The officer claims that in most cases the people they were pointed to by the FBI had simply fled from Afghanistan en route to their home countries, but they were arrested and branded as dangerous al-Qaeda operators set on making Pakistan their "playing field for terror". -- Asia Times
Congressman Tells Off Greenspan:
But today you have reached a new low, I think, by suggesting that manufacturing in America doesn't matter. It doesn't matter where the product is produced. We've lost 2 million manufacturing jobs in the last two years alone; 10 percent of our workforce. Wal-Mart has replaced General Motors as the major employer in America, paying people starvation wages rather than living wages, and all of that does not matter to you - doesn't matter.
"If it's produced in China where workers are making 30 cents an hour, or produced in Vermont where workers can make 20 bucks an hour, it doesn't matter. You have told the American people that you support a trade policy which is selling them out, only working for the CEOs who can take our plants to China, Mexico and India. -- Representative Bernard Sanders (Independent, VT), quoted by Henry C K Liu in an very long article in the Asia Times which provides a lot of clues to what's really going on.
Thanks to Mary in Fort Worth for sending the article. I wish I understood economics better so that I could explain the article better! Here's another choice quote:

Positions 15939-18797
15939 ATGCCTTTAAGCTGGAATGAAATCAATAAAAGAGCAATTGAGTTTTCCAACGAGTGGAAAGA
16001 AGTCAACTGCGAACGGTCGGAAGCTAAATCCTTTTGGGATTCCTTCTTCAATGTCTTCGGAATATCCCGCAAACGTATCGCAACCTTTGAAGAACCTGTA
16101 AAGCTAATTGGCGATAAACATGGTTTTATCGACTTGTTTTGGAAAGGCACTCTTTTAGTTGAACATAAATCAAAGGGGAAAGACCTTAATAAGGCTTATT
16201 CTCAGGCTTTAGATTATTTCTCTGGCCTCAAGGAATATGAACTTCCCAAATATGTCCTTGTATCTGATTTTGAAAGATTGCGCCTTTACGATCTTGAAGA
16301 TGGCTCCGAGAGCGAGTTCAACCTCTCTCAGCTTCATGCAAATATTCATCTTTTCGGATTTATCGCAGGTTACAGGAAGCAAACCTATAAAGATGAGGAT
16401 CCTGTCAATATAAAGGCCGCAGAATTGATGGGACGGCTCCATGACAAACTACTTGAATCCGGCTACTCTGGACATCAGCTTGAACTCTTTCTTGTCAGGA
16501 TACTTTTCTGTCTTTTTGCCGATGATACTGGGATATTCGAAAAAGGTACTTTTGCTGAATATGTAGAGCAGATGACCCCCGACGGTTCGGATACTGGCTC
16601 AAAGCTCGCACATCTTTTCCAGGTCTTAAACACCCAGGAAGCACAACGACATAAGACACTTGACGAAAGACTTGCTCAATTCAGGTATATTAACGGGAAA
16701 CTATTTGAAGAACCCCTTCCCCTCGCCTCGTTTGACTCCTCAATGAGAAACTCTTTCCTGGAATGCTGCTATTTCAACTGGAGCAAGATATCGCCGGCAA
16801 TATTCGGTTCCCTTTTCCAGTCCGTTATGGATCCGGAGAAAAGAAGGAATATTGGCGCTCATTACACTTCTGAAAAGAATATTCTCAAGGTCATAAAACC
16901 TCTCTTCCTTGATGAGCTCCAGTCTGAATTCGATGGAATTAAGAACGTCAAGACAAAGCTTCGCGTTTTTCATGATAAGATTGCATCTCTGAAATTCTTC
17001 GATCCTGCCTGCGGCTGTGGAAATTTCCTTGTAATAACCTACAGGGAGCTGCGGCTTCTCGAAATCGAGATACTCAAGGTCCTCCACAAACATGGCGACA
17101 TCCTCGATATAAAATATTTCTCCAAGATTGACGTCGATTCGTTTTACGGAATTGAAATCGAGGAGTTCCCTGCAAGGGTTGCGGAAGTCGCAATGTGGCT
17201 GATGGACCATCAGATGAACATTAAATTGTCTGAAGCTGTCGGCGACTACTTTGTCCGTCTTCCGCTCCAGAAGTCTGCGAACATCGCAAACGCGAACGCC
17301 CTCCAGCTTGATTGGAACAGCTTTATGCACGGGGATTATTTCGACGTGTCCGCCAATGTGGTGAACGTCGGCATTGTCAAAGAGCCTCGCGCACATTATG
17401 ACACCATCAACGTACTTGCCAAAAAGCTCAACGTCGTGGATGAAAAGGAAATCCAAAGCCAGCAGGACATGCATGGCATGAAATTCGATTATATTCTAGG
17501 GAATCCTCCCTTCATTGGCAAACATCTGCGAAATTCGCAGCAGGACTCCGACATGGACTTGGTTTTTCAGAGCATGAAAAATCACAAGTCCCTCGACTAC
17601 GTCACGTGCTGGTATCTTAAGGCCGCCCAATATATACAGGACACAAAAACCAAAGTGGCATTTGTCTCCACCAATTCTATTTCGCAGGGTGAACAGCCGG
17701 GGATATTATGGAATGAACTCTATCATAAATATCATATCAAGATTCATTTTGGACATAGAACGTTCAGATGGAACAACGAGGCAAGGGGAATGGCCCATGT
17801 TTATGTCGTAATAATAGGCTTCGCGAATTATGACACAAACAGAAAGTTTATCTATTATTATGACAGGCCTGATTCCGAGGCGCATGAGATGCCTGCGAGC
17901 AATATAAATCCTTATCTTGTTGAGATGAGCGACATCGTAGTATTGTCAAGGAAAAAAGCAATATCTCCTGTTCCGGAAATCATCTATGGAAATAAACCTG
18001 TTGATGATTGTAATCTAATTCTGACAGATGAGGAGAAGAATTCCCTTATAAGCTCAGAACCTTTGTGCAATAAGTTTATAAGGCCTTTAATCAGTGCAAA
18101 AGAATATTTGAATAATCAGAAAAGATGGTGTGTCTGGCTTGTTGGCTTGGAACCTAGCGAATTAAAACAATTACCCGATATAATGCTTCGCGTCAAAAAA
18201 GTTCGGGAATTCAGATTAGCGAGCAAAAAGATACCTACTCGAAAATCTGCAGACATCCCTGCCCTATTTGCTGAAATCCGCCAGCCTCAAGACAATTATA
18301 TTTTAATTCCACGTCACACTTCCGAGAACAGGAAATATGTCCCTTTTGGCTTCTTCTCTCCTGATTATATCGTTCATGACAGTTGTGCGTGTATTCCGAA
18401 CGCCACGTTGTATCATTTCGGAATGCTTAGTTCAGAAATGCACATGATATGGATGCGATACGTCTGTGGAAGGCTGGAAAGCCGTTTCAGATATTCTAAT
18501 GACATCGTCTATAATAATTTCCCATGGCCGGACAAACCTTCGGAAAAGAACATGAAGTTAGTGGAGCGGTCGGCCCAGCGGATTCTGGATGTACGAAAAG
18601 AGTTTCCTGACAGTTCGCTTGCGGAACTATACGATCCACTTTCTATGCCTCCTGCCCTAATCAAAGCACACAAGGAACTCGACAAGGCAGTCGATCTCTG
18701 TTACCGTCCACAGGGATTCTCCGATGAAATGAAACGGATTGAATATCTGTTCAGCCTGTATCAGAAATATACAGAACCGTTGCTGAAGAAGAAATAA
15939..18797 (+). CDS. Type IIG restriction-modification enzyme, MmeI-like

Neo-imperialism works by making the world's poor finance the high living of the world's rich. It transcends the Marxist notion of class struggle and surplus value. In neo-liberal globalization, not just labor but even capital comes from the exploited.
Quote du Jour
The suspicion that the blackout was a karma payoff for the failure to restore electrical service in Iraq may have a more than metaphorical truth to it. Occupied Iraq begins to look like a blueprint for the future of occupied North America under the auspices of "Neo-con Edison" and faith-based transmission systems. From the Sandwichman on Maxspeak.
From a comment on Atrios:
Am I the only foreigner who has a hard time understanding what a leader of a nation is doing going around fundraising while he should be working? If the Danish PM did that, he would be kicked out of office so fast that he wouldn't have time to make excuses.
The Power Companies Screwed Up--And YOU'RE Gonna Pay!
Ratepayers, obviously, will pay the bill because they're the ones who benefit. -- Secretary for Promoting to Interests of Sleazy Energy Companies Spencer Abraham, on Face the Nation yesterday. Liberal Oasis does a good job of analyzing Abraham's comments on the various talk shows, as well as those of former energy secretary Bill Richardson.